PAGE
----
This book caught my eye not because of the cover, though that is a hot guy who catches the eye, but because the story is during the early American Colonial times. I can enjoy the whole beautiful balls and gorgeous gowns of the Regency as much as the next gal, but I do love me some action and romance when the original thirteen colonies were considered the raw American frontier.
The blurb on this book was the other attraction. Can you imagine? Alec is a wealthy gentleman who owns a London shipbuilding company one moment and then wakes up in Virginia as an indentured convict known as Cole. He is now expected to labor on a tobacco plantation for the next 14 years. Naturally, he plans to do all he can to find his way out of this situation and find out how he got there. The only thing interfering with his plans is the feisty adorable lady who purchased his indenture and expects him to honor it.
The story is also about Cassie, the plantation owner’s daughter who, in an impulsive act, is the one to purchase Alec from the soul driver. It is a wrong move both because she cannot afford to throw money away on a worker that looks near death, but the soul driver tells her that this man is a criminal. Cassie is left in charge to bring a debt riddled tobacco plantation back into the black without anyone discovering her secret. She is sought after by many neighboring men because of the rich farm land that comes as her bridal dowry. Cassie cannot explain why she makes this spontaneous decision to purchase Cole Braden and for the longest time she truly does regret it. The man drives her crazy as she tries to figure out if he is telling the truth all the while his presence has almost immediate positive changes around the place.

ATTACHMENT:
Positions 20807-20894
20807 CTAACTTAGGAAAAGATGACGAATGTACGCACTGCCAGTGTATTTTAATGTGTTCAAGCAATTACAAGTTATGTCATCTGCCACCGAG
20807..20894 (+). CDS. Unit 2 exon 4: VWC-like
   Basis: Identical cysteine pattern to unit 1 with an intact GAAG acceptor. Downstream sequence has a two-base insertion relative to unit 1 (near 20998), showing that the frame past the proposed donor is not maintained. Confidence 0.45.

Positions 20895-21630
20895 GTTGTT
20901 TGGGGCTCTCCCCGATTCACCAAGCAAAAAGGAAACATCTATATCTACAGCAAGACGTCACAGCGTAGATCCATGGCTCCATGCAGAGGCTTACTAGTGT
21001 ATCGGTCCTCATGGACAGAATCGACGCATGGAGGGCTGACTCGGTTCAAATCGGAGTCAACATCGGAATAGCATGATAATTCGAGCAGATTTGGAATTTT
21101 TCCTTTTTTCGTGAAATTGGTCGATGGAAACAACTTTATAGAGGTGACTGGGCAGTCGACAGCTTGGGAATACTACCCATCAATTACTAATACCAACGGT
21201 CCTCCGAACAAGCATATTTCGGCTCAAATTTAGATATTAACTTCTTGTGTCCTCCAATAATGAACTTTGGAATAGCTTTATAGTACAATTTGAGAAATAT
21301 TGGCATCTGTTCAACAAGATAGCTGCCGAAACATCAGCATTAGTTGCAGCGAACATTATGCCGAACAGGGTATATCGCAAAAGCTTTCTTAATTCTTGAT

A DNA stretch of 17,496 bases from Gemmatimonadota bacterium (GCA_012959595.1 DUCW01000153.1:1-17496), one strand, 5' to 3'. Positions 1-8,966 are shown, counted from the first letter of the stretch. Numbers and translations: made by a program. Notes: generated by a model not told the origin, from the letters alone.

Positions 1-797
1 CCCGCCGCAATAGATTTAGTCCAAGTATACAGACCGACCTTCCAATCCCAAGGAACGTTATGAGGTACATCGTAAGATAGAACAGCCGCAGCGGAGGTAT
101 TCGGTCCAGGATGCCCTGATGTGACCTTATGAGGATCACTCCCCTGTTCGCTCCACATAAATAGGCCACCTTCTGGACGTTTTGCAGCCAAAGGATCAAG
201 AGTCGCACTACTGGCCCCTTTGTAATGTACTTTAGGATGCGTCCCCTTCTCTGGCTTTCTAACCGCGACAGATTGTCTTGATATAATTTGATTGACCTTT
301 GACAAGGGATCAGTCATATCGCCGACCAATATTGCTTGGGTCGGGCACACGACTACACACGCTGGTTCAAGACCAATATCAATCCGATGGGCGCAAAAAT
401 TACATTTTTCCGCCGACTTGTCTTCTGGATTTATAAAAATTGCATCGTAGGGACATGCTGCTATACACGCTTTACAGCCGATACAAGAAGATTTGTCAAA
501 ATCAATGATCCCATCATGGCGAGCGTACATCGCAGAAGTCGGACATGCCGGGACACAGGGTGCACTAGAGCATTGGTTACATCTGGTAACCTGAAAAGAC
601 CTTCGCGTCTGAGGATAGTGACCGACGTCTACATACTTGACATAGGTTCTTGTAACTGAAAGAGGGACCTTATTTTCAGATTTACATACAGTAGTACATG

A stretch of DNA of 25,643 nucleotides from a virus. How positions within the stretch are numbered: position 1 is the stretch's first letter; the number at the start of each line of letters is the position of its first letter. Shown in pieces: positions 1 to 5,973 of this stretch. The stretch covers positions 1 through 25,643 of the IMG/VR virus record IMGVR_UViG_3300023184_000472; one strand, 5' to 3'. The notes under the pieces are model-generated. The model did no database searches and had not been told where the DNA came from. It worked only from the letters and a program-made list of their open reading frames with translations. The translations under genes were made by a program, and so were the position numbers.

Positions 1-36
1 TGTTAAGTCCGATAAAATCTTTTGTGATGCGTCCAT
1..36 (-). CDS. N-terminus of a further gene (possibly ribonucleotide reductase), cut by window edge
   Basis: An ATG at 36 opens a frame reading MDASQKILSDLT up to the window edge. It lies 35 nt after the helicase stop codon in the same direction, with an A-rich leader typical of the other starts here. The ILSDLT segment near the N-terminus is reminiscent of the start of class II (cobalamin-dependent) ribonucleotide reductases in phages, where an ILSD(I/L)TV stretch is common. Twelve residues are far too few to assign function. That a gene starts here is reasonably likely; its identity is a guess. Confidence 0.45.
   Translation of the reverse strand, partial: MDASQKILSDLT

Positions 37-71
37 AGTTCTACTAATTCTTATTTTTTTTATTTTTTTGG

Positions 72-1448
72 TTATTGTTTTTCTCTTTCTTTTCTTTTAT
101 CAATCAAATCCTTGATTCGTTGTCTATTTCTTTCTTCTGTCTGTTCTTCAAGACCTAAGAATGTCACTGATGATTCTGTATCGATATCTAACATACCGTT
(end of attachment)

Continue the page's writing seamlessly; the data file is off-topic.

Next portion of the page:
Though this is a historical and the backdrop and details are pretty authentic, the emphasis is definitely on the romance. For those of you who panicked at the words ‘authentic’ and ‘historical’, you need not fear that it was dry and boring.
This story had so much going on. There was steamy, passionate romance that was shadowed with the whole forbidden aspect. The story had action such as attempted murder, kidnapping and even a court room drama. As with most romances, I had no doubt in my mind that there would be a happily ever after, but this one had so many moments where I had no idea how this would be achieved.
My only little problem with the book was the plot was almost too jam packed as it involved several subplots which added depth to the background, but also distracted me. The book would switch points of view to other characters to subplots that I did not feel were necessary to the story line.
The strengths of this book were the main romantic plot between Alec and Cassie and the ability of the author to write characters. Alec and Cassie’s romance began with a spark of interest that became moments of sexual tension morphing into passion and finally settling into deep love.
As to the characters, I liked the hero and heroine, but my favorite character was the cook, Nan. She had one of those personalities that had no trouble speaking her mind and taking no nonsense.
This was a début novel for Pamela Clare and I found it a good strong start. I look forward to reading the rest of this trilogy and her other historical series.